Macro and Depth of Field (Four Photographs)

narrow-macroTo view more of my photography please click on www.rakmilphotography.com

Many people, including myself, do not shoot true macro when we shoot insects. True macro is when the subject fills the frame at 1:1 or greater (that is the object fills the sensor or is larger than the sensor). Even with macro lenses and extension tubes I am still not at 1:1. What does concern me is the working distance between the subject and my lens, the longer the lens (e.g. 100mm) the farther away I am from the subject (100mm gives 10 or more inches of working distance) and still be able to see enough of it. Short lenses mean having to get very/very close to the subject and makes the need for artificial lighting almost inevitable. So what does this have to do with aperture? The closer you are to a subject, the more limited the depth of field (sometimes only a few millimeters) at any depth of field. Going from F4 to F11, can have a small effect on depth of field, so the temptation is to use very small aperture like F16. Photos taken at apertures above F16 can suffer from diffraction adding fuzziness to the photograph. Unless you want to focus stack (take multiple photos at different apertures and combine them later) you will want that working distance I spoke about between you and the subject. It will give you a slightly larger depth of field because of the distance. Even then the depth of field will be narrow and you will have to decide how much of your subject and background really needs to be in focus. As for these photos, they were all taken at either F13-F14 and depending on how close I was to the subject you can see what is in focus and what is not. The ant is by far the most dramatic example of depth of field and I was very close. Sometimes circumstances dictate what we can have in focus, the damselfly photo illustrates this. Most macro tutorials tell you to take your photo so that your subject is side on to get the maximum in focus. They say not to take photos face on where the back-end can go out of focus, but as you can see I don’t always ascribe to the common wisdom.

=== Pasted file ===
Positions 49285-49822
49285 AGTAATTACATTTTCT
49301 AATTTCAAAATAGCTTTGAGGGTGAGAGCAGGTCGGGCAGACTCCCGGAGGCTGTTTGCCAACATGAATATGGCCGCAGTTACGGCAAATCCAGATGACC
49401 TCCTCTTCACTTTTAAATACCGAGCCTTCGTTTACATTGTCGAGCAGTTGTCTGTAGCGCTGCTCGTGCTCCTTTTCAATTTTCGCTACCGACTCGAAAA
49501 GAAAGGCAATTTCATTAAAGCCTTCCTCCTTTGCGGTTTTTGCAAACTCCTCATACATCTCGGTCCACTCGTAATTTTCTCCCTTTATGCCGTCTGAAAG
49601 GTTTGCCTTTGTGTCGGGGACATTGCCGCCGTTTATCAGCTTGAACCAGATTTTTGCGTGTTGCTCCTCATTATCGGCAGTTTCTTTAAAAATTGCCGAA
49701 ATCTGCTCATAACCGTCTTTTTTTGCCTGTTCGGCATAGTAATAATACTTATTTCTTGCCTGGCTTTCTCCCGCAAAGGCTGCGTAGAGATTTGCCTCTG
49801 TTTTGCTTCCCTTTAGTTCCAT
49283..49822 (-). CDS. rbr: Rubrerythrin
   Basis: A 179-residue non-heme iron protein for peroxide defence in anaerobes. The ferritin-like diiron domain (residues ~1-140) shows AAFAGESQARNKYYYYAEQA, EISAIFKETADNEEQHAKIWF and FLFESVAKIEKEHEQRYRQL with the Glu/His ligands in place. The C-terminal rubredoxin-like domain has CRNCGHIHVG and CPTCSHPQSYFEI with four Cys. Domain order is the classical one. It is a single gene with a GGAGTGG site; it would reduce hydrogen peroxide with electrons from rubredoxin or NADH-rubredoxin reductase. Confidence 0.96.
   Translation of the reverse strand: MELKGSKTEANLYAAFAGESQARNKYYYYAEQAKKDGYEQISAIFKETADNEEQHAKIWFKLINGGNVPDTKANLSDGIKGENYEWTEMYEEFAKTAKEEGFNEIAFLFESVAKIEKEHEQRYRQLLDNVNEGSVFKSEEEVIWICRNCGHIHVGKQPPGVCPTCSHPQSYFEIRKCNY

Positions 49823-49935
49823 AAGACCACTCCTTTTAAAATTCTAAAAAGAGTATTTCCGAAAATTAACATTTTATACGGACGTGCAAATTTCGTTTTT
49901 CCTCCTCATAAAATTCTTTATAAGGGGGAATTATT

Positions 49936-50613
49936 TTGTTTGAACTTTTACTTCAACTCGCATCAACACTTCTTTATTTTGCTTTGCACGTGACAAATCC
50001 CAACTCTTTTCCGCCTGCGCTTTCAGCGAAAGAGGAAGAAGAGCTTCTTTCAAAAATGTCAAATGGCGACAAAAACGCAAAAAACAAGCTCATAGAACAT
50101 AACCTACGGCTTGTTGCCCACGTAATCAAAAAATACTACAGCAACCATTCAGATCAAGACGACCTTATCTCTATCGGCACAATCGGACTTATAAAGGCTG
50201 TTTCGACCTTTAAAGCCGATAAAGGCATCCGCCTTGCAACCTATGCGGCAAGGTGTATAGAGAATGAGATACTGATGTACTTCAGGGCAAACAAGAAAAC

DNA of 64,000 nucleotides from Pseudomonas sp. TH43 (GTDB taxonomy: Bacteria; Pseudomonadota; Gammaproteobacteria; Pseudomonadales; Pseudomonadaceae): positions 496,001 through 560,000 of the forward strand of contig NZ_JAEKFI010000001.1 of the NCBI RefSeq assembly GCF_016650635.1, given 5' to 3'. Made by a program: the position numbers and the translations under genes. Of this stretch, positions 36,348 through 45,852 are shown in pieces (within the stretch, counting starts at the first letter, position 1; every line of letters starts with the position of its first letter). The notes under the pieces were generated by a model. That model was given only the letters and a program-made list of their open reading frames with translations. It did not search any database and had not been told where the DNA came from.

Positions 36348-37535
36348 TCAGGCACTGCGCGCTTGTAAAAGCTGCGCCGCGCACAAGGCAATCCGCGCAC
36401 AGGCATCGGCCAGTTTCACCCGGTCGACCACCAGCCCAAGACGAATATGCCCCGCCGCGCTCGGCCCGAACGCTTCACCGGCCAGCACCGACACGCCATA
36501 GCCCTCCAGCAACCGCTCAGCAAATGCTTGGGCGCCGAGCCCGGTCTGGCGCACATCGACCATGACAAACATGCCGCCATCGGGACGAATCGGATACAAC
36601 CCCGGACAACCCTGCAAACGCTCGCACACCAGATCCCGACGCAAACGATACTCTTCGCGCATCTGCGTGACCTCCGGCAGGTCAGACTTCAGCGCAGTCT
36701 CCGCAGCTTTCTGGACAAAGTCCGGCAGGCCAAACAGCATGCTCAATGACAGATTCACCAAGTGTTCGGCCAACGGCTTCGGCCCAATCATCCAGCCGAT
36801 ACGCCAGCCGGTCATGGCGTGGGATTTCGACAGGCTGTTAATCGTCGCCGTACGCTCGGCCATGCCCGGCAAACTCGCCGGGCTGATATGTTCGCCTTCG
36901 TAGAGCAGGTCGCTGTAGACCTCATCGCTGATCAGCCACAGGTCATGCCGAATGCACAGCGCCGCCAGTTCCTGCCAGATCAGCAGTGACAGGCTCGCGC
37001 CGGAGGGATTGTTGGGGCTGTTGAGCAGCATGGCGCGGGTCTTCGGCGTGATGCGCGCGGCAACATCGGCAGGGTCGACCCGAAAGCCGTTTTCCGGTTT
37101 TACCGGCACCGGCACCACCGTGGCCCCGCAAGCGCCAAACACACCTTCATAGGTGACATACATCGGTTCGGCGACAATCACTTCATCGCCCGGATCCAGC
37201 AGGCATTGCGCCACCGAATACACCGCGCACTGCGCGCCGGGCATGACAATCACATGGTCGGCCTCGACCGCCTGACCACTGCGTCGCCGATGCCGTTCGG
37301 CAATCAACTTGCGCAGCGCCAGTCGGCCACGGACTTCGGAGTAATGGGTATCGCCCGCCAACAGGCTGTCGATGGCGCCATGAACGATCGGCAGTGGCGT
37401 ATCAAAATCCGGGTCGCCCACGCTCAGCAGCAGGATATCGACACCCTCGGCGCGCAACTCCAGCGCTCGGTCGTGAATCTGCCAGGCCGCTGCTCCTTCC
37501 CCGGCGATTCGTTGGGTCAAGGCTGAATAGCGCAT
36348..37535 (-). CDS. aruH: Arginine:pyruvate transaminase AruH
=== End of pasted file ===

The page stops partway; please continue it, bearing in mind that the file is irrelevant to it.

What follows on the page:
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macro-aperture-3

macro-aperture

8 responses

  1. Fabulous macros and a great post about depth of field and making your own choices on how to approach a subject!

    Like

    February 26, 2017 at 3:47 am

  2. As always great detail – I always learn about minibeasts from your photos

    Like

    February 26, 2017 at 8:10 am

    • Great. Thanks. Not sure all of them are unfriendly😀

      Like

      February 26, 2017 at 8:19 am

  3. Great stuff, Victor. 🙂

    Like

    February 26, 2017 at 10:31 am

  4. I’m still looking for the perfect video camera for shooting honeybees. I want everything…fast focus, sharp detail, light weight, cheap. I thought I had it all with a $12 iPhone ‘snap-on’ “zoom lens.” I opened the package yesterday, clipping it onto my iPhone, and realized to get it in focus (I tried it on my jeans first) I had to be touching the subject. I shoot mostly videos of honeybees pollinating flowers, so needless to say, that lens is not going to work.
    Do you shoot any ‘almost macro’ videos of insects?

    Like

    February 26, 2017 at 7:18 pm

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